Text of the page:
This position is only open to current law student members.

Legal Worker Vice President (LWVP)

The LWVP serves for a 2-year term on the National Executive Committee (NEC) and the Executive Council (EC). The LWVP represents the interests of the legal worker membership of the NLG. For more information, please read the NLG LWVP Job Description.

This position is only open to current legal worker members.

Information for Candidates for National Positions Elected by Constituencies

Candidates for national office which are selected by regions, projects, task forces, or committees (e.g., Regional Representatives, representatives from The United People of Color Caucus and Queer Caucus, and representatives from NLG projects and national committees) should refer to their respective entities for procedures and available offices.

All Proposed Amendments and Resolutions

PDF versions of each proposed Amendment and Resolution can be found below, along with brief summaries of each proposal.

Resolutions are member-written proposals which advocate for the NLG to take a specific position or action as an organization. This year, members will vote on the following Resolutions:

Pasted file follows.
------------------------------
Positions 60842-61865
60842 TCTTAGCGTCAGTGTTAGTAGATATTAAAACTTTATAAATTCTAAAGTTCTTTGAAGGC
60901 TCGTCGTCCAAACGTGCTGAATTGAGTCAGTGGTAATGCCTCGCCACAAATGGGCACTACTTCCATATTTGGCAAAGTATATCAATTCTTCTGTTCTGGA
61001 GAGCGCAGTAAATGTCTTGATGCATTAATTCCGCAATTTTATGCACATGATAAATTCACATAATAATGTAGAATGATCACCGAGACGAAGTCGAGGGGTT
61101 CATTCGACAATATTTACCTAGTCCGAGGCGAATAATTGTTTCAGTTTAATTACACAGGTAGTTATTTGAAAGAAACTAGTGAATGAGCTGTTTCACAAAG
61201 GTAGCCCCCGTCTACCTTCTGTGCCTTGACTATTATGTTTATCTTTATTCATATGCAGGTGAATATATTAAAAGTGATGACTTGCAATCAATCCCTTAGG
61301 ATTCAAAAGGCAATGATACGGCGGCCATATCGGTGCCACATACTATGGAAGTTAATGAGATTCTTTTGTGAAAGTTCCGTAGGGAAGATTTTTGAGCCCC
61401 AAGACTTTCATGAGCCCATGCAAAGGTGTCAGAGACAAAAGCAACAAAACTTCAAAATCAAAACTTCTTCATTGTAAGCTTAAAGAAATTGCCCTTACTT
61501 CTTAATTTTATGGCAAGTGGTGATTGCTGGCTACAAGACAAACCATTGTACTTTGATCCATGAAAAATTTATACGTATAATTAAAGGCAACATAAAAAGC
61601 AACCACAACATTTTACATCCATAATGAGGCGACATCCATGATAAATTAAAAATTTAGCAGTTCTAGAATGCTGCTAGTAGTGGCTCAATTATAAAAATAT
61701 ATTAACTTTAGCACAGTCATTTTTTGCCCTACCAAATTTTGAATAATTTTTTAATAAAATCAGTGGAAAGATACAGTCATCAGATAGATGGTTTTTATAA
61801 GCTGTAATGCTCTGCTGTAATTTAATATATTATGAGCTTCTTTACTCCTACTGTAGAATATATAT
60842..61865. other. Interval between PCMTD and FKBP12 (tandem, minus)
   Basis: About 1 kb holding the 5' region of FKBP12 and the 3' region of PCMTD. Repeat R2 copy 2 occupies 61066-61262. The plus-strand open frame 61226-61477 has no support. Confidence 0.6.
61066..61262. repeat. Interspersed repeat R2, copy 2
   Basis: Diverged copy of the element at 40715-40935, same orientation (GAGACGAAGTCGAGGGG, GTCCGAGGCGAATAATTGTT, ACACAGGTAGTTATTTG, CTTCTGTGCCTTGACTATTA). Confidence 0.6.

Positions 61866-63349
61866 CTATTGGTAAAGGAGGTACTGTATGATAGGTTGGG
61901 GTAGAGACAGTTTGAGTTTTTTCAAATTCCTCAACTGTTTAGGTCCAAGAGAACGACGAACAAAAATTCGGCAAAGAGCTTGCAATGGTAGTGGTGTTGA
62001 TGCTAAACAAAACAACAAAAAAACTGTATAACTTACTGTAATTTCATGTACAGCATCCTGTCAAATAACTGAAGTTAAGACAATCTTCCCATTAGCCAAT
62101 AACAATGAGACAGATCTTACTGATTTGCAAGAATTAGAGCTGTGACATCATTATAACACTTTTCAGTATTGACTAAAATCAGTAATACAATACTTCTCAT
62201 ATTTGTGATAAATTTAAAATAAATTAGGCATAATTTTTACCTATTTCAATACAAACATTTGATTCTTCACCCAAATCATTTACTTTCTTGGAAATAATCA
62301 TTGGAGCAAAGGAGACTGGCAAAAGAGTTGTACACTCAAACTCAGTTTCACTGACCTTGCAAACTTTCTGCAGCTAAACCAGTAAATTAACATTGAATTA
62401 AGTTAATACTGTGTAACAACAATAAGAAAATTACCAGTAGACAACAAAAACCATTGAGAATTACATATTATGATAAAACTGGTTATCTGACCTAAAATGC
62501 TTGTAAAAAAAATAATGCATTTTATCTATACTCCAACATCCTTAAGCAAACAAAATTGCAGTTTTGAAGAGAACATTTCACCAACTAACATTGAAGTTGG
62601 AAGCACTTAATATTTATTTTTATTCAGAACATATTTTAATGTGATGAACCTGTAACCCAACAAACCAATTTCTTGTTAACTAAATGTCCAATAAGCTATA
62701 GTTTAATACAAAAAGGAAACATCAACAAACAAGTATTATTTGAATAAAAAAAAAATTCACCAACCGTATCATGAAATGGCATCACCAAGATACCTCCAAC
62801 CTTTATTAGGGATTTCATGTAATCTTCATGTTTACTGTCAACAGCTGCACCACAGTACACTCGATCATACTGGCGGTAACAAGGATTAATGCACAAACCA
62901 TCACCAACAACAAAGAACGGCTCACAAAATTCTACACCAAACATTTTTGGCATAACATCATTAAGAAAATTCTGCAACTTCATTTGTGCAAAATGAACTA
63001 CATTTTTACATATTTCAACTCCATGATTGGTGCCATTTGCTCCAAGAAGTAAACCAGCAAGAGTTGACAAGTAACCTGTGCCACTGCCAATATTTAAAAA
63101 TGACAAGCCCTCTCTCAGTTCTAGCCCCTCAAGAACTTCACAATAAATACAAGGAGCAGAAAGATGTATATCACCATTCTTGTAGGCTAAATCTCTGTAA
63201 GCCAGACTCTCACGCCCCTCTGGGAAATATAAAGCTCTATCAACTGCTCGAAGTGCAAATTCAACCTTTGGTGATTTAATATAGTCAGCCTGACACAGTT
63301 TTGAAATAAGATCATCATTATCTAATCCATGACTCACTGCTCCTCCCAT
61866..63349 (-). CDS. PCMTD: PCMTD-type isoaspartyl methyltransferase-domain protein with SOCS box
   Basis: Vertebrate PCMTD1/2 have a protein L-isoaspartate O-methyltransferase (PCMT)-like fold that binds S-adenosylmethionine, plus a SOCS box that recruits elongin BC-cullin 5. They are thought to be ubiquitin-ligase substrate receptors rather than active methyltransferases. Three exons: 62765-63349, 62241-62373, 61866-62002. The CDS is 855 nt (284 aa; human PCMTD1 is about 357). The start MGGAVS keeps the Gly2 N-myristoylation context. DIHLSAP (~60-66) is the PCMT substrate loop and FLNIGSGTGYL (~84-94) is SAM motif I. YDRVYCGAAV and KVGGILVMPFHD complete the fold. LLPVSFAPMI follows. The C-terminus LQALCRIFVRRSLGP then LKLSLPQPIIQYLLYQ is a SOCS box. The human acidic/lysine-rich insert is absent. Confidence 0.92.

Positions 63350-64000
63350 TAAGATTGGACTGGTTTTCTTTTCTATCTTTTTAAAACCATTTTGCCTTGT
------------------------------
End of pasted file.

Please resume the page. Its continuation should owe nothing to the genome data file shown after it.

Below are shortened summaries of each Resolution. These summaries are meant to serve as a guide for voters to determine which Resolutions they’d like to read in full and vote on, since members do not need to vote on each proposal and we understand there are a lot of proposals this year. They are not meant as a replacement for reading the full Resolutions. Please read the full Resolution before casting a vote.

Challenging Empire: National Lawyers Guild Resolution in Support of Anti-Colonialism, Anti-Racism, and Indigenous Sovereignty